It’s certainly a good time right now to have your business involved in Tasmania’s burgeoning tourism industry.
National awards, record numbers through our major airports and sailing on our ferries, and overall records being broken during virtually every reporting period in terms of overall visitor numbers to the state.
The state government’s announcement on Sunday that visitors exceeded 1.2 million for the first time is exciting. The fact there has been an 11 per cent increase in the number travelling to the North is even more reason for optimism.
That 1.2 million figure gives even more credence to the state government’s overall target of 1.5 million travellers to Tasmania by the year 2020 – it’s certainly now within reach.
But that record hasn’t come about just by sheer luck.
Everyone – from state and local governments, through to tourism boards and regional bodies – has been working hard over the past few years to realise this dream and to make it a reality.
TT-Line has become more than just a business enterprise that links us to the mainland. It is now a successful, viable tourism driver, with about 80,000 passengers travelling on the two Spirits in January alone – up 5 per cent on the same period last year.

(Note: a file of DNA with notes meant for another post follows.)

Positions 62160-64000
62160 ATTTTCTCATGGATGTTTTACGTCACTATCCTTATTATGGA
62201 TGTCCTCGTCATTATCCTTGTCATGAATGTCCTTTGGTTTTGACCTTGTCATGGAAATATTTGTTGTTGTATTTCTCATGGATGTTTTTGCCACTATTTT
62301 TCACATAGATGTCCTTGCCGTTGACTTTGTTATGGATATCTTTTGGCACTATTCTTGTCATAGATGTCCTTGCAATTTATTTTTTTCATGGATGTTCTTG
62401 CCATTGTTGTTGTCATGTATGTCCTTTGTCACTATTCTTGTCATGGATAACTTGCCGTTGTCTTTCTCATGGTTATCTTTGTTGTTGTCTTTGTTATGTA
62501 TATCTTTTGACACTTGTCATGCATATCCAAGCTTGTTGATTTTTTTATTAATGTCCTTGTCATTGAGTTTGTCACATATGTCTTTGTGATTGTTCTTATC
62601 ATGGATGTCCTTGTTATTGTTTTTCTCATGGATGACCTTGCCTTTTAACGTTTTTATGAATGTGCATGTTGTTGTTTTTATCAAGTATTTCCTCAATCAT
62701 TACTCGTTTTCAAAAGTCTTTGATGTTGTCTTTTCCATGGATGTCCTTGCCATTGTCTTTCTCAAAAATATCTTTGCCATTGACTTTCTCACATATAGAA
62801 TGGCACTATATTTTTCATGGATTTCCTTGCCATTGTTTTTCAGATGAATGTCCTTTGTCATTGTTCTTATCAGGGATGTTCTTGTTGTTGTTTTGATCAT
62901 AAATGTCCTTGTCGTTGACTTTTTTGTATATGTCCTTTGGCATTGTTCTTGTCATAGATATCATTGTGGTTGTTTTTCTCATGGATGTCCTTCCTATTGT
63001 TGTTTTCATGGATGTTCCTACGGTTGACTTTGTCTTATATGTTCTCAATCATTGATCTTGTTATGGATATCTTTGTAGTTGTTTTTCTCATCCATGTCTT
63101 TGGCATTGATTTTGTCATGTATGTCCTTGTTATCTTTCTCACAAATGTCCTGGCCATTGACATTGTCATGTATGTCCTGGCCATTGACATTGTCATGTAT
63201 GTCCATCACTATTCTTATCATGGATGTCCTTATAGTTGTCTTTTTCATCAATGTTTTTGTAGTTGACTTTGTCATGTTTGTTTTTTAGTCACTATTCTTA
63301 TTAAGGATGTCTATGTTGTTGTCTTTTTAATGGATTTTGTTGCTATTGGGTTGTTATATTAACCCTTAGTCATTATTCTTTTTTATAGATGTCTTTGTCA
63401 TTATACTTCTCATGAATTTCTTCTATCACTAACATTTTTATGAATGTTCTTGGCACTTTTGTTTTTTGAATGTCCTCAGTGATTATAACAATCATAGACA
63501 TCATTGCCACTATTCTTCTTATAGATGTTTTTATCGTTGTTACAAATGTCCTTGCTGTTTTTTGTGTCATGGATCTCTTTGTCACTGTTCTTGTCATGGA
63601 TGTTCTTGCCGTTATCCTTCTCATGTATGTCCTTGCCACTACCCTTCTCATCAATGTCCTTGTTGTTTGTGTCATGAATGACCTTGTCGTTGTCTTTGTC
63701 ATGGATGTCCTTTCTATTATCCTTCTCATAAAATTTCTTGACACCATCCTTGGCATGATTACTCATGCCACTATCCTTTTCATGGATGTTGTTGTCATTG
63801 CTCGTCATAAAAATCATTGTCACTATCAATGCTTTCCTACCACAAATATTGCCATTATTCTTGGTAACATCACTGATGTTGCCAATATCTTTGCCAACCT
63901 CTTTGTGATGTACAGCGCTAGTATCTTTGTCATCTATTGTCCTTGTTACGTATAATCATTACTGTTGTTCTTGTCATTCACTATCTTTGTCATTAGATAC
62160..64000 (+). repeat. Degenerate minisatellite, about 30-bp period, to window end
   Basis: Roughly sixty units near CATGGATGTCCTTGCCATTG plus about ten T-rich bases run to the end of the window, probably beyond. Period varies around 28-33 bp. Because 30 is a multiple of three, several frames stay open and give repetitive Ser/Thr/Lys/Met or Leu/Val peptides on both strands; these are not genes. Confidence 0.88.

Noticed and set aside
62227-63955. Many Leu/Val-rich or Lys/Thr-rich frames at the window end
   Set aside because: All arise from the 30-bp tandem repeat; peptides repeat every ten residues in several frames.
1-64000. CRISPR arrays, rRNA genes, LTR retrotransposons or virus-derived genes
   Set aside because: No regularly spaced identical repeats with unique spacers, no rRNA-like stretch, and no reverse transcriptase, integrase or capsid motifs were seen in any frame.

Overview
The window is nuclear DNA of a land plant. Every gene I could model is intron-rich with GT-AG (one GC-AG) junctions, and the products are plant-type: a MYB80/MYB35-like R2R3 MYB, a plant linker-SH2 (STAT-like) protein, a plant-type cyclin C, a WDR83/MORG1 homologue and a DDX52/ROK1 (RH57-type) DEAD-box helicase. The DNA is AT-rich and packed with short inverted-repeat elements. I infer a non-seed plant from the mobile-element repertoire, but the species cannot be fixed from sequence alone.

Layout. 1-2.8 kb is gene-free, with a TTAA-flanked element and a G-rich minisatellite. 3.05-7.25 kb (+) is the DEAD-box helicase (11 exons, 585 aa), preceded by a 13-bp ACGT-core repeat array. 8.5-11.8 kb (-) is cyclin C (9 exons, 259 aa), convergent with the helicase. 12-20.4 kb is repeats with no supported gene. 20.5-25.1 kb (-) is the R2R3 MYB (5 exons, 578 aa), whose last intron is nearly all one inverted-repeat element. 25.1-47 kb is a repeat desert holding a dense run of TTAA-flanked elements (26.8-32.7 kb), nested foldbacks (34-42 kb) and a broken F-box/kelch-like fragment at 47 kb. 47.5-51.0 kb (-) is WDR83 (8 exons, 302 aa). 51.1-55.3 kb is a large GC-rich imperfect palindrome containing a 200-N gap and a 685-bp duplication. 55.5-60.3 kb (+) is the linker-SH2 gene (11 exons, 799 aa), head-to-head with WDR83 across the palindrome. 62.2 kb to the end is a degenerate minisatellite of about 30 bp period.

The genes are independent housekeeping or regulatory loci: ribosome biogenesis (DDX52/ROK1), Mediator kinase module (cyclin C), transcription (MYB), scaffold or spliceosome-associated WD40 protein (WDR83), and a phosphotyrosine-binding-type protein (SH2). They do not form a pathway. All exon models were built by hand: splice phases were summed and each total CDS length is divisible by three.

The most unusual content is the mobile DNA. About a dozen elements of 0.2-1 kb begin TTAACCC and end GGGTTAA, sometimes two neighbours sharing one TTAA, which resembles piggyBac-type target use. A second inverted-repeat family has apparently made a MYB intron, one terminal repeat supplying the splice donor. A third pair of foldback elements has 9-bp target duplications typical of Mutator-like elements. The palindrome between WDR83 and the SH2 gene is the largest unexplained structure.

The state capital’s booming hotel industry has been well documented – and it continues to grow.
That optimism is now seeping through to other regions, with a number of hotels under construction or in the development phase in Launceston. It wouldn’t come as any great surprise to see even more announcements in the not-too-distant future. As they say, confidence breeds confidence.
The recent official opening of Marcos Ambrose’s Thousand Lakes Lodge and the $5 million redevelopment of the historic Rosevears Hotel is testament to the growing confidence.
And you only need to look as far as the Launceston Airport, which is in line for a new $2 million improved security screening area, to see how far the North has come in terms of becoming a leading regional centre for domestic travellers.
This latest project follows revamps to its shopping and dining area, which already underwent a transformation last year.
It’s certainly a good time to be a Tasmanian tourism operator and things should only get better.